By Elizabeth Cutright
© 2012 The Daily Creative Writer
Writing from the nooks and crannies again today since I’m still on the road. As I’ve been conducting meet-and-greets and interviews, the big question that keeps being asked is “who’s your reader?”
It’s a tricky business, focusing on who’s consuming your content rather than the content itself. On the other hand you are, hopefully, writing something that will be eventually read. In that vein, it’s important to have at least a vague notion of your audience. In fact, but dialing down the scope from “everyone” to “these certain few” you can actually end up with stronger, more disciplined content that ultimately ends up with a broad appeal.
I wear a lot of different writer’s hats. Sometimes I’m just a blogger. Or a poet. Or a technical writer. Sometimes I really am just writing for myself; working through an idea, challenge, or creative endeavor. As such, my potential readers are varied. But all of my writing informs and improves my overall output.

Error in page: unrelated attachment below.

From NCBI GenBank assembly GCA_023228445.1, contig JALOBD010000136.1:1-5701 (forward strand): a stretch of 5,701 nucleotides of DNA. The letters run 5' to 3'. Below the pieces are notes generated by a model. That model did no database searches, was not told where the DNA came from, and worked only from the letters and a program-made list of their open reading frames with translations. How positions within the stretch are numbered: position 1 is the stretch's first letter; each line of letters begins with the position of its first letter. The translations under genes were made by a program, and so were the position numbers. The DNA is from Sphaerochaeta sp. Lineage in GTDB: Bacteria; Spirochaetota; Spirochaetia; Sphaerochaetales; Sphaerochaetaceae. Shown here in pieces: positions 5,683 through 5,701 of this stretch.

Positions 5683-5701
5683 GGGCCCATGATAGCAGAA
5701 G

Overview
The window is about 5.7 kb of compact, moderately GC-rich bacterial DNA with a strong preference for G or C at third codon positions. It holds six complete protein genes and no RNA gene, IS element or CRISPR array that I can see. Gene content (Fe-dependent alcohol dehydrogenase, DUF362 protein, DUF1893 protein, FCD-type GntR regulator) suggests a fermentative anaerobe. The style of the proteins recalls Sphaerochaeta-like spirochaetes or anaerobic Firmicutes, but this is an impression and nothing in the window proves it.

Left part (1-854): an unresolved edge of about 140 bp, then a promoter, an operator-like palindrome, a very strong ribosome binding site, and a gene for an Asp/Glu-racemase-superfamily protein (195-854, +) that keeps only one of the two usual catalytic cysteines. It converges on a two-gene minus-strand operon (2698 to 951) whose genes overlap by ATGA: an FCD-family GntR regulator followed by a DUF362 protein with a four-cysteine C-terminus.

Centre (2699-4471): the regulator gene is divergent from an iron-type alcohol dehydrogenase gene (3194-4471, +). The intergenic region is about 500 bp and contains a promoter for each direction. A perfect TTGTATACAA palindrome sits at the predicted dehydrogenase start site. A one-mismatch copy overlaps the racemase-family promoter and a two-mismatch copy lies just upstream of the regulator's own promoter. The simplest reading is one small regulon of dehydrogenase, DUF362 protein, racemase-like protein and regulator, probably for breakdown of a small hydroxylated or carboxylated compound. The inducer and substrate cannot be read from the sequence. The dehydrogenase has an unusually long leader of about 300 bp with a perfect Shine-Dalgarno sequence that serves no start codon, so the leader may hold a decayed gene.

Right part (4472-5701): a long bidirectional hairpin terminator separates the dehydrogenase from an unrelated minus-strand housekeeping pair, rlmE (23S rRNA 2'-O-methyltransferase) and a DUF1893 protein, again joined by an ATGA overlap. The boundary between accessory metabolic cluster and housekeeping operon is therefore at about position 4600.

Law school may not seem to fit logically with narrative fiction, and yet I finished two screen plays while cramming for finals and getting lost in the stacks at the library. All that focus on cause and effect, on “if this, then that,” on convincing jurors and cajoling judges – it has all paid off in my writing, both professionally and personally. And believe me, whether your writing a Supreme Court brief or an opening argument, the practice of law is all about crafting content for a specific audience.
One final note. Giving some thought to who will ultimately read what you write can be an effective counterattack against writer’s block. When you don’t know how to proceed, ask yourself “what does my reader want to know?” What questions remain unanswered? What actions or events remain unexplained? What’s the next step your audience is anticipating?
Answering those questions can get you over the hump and back onto the page.
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